~ K. Rex Butts, D.Min


K. Rex Butts serves as the lead minister/pastor with the Newark Church of Christ in Newark, DE. He holds a Doctor of Ministry in Contextual Theology from Northern Seminary in Lisle, IL and a Master of Divinity from Harding School of Theology in Memphis, TN. He is married to Laura and together they have three children.

We’re Back: Reintroducing The Mission Alive Blog

I am excited to reintroduce Mission Alive’s Missional Church Planting blog. It has been nearly 5 years since our last post. At the time we were in the midst of a leadership transition from Dr. Gailyn Van Rheenen, Mission Alive’s founder, to me as the second-generation executive director. We have made the transition well, planted several new churches, developed a focus on marginalized communities, and are now ready to recommit ourselves to providing helpful articles on missional church and church planting.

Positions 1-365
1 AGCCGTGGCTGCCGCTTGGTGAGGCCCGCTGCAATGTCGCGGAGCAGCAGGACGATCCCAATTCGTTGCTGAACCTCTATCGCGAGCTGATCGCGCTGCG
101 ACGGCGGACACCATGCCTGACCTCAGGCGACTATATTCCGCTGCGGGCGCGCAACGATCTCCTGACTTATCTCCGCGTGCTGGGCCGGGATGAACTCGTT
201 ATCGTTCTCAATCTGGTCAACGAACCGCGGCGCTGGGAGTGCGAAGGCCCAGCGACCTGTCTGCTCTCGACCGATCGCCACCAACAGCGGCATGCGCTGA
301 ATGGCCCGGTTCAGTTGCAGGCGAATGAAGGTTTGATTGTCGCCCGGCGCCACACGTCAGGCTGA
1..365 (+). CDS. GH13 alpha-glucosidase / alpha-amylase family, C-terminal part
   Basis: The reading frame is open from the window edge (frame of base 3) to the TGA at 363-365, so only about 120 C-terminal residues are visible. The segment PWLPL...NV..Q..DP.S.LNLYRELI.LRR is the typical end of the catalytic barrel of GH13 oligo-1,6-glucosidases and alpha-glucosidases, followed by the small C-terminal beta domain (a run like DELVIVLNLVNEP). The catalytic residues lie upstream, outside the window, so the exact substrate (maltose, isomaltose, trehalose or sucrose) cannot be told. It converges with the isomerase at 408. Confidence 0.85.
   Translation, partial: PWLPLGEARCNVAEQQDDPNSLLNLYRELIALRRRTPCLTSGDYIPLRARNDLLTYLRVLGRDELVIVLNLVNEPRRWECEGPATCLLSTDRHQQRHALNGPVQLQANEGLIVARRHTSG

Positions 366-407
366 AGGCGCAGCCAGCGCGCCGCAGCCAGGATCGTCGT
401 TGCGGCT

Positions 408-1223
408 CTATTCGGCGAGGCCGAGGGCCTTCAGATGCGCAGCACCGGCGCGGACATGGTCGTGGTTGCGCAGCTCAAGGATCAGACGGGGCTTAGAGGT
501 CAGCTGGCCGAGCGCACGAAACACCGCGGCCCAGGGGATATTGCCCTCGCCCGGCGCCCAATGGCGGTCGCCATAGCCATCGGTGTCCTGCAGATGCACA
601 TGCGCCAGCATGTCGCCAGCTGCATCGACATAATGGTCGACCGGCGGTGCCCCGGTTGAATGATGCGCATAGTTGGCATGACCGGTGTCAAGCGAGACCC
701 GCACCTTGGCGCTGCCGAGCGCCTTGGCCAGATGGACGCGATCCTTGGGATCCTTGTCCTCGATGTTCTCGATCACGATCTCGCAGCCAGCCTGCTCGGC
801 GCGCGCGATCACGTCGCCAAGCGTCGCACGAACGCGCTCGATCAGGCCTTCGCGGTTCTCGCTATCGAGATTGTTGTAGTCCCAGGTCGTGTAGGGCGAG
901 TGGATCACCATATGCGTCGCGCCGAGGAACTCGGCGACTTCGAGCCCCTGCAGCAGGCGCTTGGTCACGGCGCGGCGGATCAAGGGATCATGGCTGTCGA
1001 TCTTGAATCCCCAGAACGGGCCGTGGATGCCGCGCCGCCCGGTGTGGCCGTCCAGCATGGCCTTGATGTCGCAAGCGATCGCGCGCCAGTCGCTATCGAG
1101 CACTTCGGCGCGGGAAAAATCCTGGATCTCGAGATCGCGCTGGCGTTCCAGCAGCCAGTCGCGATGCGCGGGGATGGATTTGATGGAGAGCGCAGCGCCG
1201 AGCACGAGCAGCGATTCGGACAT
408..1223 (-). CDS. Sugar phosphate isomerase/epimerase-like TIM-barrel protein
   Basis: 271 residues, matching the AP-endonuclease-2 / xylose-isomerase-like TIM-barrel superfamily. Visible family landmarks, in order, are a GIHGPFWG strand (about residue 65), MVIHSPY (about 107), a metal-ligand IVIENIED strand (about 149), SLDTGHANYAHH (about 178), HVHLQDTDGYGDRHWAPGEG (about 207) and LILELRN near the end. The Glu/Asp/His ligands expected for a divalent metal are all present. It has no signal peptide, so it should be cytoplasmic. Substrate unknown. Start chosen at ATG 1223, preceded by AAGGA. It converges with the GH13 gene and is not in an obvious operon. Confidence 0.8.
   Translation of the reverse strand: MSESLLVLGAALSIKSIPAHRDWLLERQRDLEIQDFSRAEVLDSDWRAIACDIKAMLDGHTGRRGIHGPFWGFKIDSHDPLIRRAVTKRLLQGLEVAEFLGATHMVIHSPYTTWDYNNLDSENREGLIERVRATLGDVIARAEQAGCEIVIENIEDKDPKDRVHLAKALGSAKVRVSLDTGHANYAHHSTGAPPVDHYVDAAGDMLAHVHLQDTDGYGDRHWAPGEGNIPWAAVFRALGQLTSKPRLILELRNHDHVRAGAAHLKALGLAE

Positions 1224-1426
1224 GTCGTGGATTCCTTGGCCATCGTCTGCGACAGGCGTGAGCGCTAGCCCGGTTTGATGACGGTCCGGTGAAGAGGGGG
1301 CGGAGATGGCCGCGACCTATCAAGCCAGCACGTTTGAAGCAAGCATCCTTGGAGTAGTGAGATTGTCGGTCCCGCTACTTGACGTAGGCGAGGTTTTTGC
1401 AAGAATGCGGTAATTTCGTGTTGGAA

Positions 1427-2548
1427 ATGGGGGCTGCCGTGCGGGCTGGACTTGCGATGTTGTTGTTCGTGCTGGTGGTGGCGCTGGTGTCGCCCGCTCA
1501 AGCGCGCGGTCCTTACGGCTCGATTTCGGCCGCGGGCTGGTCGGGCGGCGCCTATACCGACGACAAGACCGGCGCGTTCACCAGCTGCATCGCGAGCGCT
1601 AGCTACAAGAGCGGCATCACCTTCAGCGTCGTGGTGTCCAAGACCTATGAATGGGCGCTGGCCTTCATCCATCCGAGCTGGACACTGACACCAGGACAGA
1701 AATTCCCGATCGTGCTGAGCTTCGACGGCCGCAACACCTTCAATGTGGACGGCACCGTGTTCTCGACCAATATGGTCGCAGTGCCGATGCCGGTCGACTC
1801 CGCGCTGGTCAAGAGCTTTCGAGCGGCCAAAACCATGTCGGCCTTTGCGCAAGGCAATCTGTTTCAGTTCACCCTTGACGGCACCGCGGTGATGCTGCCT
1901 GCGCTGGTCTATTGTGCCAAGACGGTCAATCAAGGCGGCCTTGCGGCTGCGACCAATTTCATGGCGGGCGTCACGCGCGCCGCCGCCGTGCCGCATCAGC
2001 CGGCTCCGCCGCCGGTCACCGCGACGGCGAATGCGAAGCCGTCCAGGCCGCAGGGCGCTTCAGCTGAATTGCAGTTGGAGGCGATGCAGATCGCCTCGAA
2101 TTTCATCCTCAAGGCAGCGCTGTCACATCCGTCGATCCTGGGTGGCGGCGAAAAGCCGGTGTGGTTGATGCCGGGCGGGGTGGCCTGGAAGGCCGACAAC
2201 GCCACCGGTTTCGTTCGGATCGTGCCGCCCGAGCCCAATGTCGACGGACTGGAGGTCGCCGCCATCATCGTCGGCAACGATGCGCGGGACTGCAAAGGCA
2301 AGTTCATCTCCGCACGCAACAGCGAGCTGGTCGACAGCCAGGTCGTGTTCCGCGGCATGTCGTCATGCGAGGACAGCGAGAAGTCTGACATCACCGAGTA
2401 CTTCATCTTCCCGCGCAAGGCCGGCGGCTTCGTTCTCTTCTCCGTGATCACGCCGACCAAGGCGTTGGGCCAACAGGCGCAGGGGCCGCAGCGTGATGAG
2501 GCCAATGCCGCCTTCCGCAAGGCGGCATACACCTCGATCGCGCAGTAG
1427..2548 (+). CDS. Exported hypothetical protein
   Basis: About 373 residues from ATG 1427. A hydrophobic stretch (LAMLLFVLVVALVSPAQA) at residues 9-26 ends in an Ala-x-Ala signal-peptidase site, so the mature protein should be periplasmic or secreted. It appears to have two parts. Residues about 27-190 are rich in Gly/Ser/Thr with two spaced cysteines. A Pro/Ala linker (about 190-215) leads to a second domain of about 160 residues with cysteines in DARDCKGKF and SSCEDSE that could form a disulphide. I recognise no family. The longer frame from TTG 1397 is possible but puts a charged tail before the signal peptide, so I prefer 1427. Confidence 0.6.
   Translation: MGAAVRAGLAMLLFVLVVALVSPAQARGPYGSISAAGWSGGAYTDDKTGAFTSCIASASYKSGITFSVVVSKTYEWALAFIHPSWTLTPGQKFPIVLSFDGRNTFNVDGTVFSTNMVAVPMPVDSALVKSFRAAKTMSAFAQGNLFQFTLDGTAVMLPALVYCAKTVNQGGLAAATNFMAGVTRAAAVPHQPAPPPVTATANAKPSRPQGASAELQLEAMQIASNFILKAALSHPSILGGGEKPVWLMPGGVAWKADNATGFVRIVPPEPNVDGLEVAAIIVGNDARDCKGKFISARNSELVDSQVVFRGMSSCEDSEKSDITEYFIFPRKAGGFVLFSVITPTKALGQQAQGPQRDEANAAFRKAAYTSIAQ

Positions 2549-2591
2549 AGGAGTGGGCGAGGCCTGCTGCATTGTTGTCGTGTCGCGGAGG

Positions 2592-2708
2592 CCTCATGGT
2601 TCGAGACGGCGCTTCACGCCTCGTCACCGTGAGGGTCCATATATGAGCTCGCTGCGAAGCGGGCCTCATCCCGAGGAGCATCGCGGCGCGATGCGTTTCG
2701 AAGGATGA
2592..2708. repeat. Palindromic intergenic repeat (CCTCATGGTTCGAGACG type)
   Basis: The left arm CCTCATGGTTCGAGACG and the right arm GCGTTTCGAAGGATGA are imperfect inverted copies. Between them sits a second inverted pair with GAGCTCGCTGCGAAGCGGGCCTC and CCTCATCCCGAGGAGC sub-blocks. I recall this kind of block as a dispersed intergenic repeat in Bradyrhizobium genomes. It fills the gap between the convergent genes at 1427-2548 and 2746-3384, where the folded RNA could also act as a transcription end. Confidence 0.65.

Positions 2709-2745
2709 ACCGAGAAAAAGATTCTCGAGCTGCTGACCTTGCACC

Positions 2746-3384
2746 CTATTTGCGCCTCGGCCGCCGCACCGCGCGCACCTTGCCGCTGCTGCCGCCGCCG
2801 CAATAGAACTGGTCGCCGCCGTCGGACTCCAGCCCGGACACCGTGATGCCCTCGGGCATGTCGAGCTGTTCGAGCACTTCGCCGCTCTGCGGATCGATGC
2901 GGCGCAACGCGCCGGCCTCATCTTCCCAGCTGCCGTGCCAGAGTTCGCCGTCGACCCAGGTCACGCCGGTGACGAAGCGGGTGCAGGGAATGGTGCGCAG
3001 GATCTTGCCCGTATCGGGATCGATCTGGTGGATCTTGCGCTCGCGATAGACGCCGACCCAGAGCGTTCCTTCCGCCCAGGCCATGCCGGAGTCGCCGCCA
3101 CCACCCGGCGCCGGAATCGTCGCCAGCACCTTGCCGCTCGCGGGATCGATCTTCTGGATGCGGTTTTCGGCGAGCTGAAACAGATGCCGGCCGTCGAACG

As we relaunch this blog, we are doing so as part of Mission Alive Media. Mission Alive Media will consist of 3 media platforms

Each platform will have a unique audience but together they will explore the breadth of topics involved in missional church, church planting, leadership, discipleship, and the future of the church in North America.

I am even more excited to announce the leadership team that will oversee Mission Alive Media. It is my pleasure to announce that Steven Carrizal, Associate Minister for the Alta Mesa Church of Christ in Ft. Worth, Texas will chair the Mission Alive Media team. In addition to his ministry at the Alta Mesa church, Steven is a coach and an associate with Hope Network Ministries. Steven and Jeremy Hoover, Mission Alive church planter in Sarnia, Ontario, originally launched the Discipleship Conversations podcast. While Steven will lead our media team, Jeremy will oversee the Discipleship Conversations podcast. I will continue to oversee the Innovative Church Conversations webinars.